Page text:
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“But I know everything already!” – the REAL way to take a dance class

 In Dance Training, Getting the Most Out of Class

Submitted by CCD Student Leilani Montoya

For this article, we asked CCD student Leilani Montoya to give some insight into what makes her a successful student. As pedagogues, we hear from young students that they’ve ‘already learned plié’, and of course…that journey continues until the end of days. I’ve wondered, “how does a young dancer stay motivated before they ‘get’ what the journey is??”  

Have you ever been bored in ballet class? Have you ever thought “I get this correction all the time” or “we have already talked about this before!” If you really think about it, these thoughts will not help you improve your dance technique. Rather than doing this, look at those corrections from a different angle every time. Wipe your thoughts clean and start fresh. By doing this you can think about the correction differently. Oftentimes, when we get a new perspective on our technique, we can find easier ways to interpret those corrections. Instead of waiting for a new teacher to give you a different way of thinking about things, try discovering them yourself! 

Remember, you are your best teacher. By spending a few minutes exploring in the mirror or watching a video of yourself dancing, you can learn a lot about your technique. Feeling from the inside is a wonderful thing, but seeing from the outside can be even more helpful. Also remember to be kind to yourself. Rather than bringing yourself down when you watch yourself dancing, think of it as a new perspective. Give yourself advice as if you are giving a fellow dancer advice. Instead of thinking negatively about a position, explore how you can make your position stronger. Fact find. What could help you succeed or even make things easier? Perfection does not exist, but exploration and growth does! Encourage yourself to try something new. If you overdue a correction, you can always pull yourself back later. 

Another thing to keep in mind is not comparing yourself to others. No two people are exactly alike. The things that someone else can do might not be suitable for yourself. That being said, if you compare yourself to your peers during class, it is not going to help you advance. Rather than comparing, ask yourself why you like the way someone else dances. What qualities might you try to experiment with in your own technique? Be observant during your classes. Perhaps a peer gets a correction similar to one you have gotten before. By observing them, you can learn so much about why the correction could have been given to you and what you can do to correct it.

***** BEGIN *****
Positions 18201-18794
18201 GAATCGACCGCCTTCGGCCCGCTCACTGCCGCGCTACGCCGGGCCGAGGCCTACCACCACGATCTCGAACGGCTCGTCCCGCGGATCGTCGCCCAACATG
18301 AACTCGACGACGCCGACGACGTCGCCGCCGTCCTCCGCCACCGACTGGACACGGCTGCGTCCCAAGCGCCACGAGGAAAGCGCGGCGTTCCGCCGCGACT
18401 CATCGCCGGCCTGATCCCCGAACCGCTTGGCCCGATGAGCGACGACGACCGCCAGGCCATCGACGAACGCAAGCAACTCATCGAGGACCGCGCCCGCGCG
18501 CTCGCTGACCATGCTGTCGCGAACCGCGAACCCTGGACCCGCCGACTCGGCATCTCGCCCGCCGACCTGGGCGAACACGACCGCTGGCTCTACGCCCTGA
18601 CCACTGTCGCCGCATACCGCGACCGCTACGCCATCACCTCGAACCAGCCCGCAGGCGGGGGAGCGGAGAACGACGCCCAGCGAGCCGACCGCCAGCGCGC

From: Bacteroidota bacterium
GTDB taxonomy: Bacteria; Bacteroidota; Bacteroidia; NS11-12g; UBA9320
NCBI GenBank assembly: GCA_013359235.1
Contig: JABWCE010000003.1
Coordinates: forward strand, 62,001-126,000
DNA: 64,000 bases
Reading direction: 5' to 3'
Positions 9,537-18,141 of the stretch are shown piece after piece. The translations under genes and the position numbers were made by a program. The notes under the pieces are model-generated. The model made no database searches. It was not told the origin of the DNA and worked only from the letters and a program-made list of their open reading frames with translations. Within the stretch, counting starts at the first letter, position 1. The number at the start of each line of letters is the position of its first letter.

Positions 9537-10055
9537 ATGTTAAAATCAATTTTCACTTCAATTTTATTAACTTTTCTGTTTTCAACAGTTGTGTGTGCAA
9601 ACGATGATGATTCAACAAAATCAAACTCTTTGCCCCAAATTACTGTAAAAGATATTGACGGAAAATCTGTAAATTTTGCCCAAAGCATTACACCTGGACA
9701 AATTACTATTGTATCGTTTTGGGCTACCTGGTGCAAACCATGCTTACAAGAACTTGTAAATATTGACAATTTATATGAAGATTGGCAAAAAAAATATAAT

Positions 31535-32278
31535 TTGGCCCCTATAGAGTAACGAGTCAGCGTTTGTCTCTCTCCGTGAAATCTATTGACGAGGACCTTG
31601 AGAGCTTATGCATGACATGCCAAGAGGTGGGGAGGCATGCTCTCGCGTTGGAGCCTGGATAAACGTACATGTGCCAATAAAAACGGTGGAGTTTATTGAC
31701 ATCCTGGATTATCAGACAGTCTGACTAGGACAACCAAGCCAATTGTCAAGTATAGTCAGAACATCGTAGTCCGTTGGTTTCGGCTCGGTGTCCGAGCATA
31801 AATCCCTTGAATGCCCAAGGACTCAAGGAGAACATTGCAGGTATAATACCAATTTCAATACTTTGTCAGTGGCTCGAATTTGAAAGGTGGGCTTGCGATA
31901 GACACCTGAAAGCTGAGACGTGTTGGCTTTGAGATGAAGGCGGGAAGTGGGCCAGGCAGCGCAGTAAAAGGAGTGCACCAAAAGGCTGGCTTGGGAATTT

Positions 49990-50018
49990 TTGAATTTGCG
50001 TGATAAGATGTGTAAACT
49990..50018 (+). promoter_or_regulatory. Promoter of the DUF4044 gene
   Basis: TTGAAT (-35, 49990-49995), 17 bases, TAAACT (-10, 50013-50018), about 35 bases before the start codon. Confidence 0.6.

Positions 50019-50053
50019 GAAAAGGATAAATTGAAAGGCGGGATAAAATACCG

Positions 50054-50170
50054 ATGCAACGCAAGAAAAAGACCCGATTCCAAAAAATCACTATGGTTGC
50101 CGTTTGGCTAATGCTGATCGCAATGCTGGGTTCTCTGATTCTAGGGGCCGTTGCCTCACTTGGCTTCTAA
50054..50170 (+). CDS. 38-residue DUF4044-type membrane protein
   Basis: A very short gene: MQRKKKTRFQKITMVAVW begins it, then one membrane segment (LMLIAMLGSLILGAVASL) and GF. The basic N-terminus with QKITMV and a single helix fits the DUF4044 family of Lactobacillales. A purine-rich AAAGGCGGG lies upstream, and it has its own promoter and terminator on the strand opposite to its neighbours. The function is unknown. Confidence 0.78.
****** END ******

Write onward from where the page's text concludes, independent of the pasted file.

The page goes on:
One more way you might enhance your class experience is by always working and learning. If it is not your turn to do the combination, rather than standing and waiting in the back, take advantage of the extra time. You might watch and learn from your peers when they are dancing. What were they successful with and what could they have improved on? You can then take this information and use it when it is your turn to dance. You might also mark the combination. A great way to mark a combination is to do the upper body and arms full out. By doing this you can get a sense of the movement and musicality before you actually do it. Lastly, whenever the teacher is coming up with a combination, or you finish stretching early, you have an opportunity to work on something else. Perhaps you struggled with a certain turn or movement that day. Now is your chance to try it again, find out why you were not successful, and attempt it once more differently.

Taking class might not always be new and exciting, but by viewing your classes through different perspectives, you can get so much more out of them! Remember to keep a positive attitude and mindset, take every opportunity to learn, and be open to trying new things!

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